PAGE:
A new study shows Young Americans are “frantic” about having enough cash to live on after 70. Surprised? I am shocked. The handful of 20-somethings I know well enough to know how much money they are saving are NOT saving hardly anything for their retirement, if at all. Many of them are scraping by each month, so putting aside even $50 is a hard sell for them.
14 ideas to boost your retirement savings
This tips come from the Institute of Consumer Financial Education (ICFE), which helps consumers become better spenders, regular savers and wise users of credit. I’ve added my own thoughts in italics below.
I love that this advice is so practical and easy to implement.
1. Create a plan of action to make the necessary changes.
- Creating a written plan, even if it is just a few simple sentences, and taping it onto a wall you walk by frequently is very effective. In sight, in mind!
2. Construct a cash-flow sheet showing income and outgo.
- Specific numbers help you grasp what you can afford and what you can’t. Unexpected expenses come up almost every month in my household, so I prefer a forward looking budget. But I also recommend grasping your steady income and outgo.
3. Set up and implement a monthly spending-plan.
- The way this works in my household is that we have a target number we want our credit card bill to be every month – $2,000. Nearly all of our expenses go on our credit card, so it’s a simple check in that works for us. It’s black or white whether we go over it or not, and very easy for my husband and I to check our progress. Your spending plan may be very different.
4. Discontinue use of all credit cards.
- I can’t do this! I hate carrying around cash because I find it goes quicker than credit. And our monthly statement is easier to track than inputting each purchase into a spreadsheet. I know a lot of BB readers prefer debit cards, and I think that’s awesome.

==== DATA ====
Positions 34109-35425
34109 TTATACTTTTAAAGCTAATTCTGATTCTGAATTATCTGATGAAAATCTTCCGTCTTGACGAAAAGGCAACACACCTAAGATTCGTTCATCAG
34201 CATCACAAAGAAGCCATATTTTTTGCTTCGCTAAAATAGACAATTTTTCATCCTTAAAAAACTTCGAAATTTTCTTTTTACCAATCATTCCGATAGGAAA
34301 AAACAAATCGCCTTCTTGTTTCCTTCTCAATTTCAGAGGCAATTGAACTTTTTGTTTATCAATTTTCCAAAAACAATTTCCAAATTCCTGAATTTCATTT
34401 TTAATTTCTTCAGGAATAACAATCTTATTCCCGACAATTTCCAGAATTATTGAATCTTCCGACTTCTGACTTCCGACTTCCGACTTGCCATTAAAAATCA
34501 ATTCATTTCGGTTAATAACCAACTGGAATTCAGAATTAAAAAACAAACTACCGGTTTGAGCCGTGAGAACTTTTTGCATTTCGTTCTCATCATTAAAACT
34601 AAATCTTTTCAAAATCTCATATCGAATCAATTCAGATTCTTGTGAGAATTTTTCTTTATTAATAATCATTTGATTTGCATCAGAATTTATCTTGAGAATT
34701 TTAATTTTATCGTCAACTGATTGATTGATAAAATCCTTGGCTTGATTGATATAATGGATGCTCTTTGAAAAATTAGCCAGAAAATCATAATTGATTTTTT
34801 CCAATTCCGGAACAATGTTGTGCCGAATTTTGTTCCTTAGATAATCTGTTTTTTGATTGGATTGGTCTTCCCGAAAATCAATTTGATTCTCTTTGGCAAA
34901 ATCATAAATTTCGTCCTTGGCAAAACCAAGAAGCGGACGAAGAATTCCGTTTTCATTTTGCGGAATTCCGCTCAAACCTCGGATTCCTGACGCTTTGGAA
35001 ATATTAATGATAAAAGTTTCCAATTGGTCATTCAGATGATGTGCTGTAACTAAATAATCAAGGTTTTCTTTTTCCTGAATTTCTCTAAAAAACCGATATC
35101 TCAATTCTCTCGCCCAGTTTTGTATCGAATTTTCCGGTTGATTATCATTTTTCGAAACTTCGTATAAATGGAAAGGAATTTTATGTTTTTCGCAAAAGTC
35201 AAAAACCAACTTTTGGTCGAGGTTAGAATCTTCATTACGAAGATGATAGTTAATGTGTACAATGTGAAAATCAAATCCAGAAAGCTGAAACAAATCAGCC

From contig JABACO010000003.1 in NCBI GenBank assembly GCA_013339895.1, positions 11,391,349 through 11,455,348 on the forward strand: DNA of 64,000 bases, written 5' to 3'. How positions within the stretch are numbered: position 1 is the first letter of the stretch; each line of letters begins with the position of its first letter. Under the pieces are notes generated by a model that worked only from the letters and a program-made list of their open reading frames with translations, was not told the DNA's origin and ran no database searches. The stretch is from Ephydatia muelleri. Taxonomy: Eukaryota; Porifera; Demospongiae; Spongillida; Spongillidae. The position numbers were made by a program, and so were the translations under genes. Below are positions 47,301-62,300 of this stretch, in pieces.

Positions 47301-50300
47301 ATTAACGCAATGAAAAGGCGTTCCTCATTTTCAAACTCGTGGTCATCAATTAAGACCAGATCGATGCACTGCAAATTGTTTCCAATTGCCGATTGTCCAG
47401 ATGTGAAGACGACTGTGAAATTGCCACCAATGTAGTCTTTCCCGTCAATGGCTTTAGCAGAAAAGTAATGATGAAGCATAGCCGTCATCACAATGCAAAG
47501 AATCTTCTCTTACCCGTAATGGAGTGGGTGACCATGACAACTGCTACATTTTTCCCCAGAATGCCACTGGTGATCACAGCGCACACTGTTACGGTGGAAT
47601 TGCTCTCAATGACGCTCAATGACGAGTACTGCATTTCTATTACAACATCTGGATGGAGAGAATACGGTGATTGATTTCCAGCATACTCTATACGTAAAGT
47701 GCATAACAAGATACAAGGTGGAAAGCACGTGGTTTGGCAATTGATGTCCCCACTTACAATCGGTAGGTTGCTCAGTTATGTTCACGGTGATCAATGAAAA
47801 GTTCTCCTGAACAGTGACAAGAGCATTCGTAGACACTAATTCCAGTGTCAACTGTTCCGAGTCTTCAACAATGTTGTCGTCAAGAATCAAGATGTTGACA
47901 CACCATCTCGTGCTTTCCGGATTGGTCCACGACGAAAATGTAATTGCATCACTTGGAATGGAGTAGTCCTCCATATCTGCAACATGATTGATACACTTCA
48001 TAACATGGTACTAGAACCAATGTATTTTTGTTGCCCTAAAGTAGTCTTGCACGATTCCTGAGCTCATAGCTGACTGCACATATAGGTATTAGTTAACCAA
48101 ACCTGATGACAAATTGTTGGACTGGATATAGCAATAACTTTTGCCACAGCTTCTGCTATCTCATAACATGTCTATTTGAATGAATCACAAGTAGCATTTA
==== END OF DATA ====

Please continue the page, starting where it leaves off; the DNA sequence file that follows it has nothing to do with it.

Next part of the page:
5. Collect cash purchase receipts.
- Yup, we do this!
6. Review insurance coverage for duplication.
- We did this a few months ago, and have centralized almost all our insurance coverage with one company to get bulk discount.
7. Begin saving one dollar-a-day and all pocket change, every day.
- We auto save many more dollars than this every month. The last time I checked, we were saving 26% of our income!
8. Seek lower cost alternatives to spending, such as rentals, reconditioned products.
- I’m totally into this, partly for the money-savings and partly because it’s more green. We borrow and lend tools with friends, buy used when we can (like my new-to-me Prius), and try to create homemade solutions whenever we can.
9. Utilizing cents-off coupons and mail in for rebates.
- I just got a rebate in the mail today from the DMV for my registration fees!
10. Wait for the sales. Comparison shopping can save more than 50 percent.
- I adore comparison shopping! Camelcamelcamel.com is great for monitoring Amazon prices.
11. Take advantage of seconds, rebuilt and used items where practical.
- This seems pretty similar to No. 8.
12. Start doing things for yourself that others were paid to do previously.
- I can’t imaging getting rid of our cleaning ladies, sorry. They are worth every penny!
13. Have meetings on improving spending with family members.
- My husband and I discuss finances and our credit card bill at least once a month.
14. Separate shopping trips (when comparing prices, value, reparability, etc.) from spending trips (when actually making the purchase). Avoid carrying credit cards, much cash or a checkbook on the shopping trips.
- Huge fan of this. I typically comparison shop and check prices for several months before purchases.
How many of the 14 are you doing?
I am doing 1, 2, 3, 5, 6, 8, 9 (just got a rebate in the mail today!), 10, 11, 13, and 14. That’s pretty darn good!
Of course there are a lot more things you can do to save for long-term goals, but these are a great start.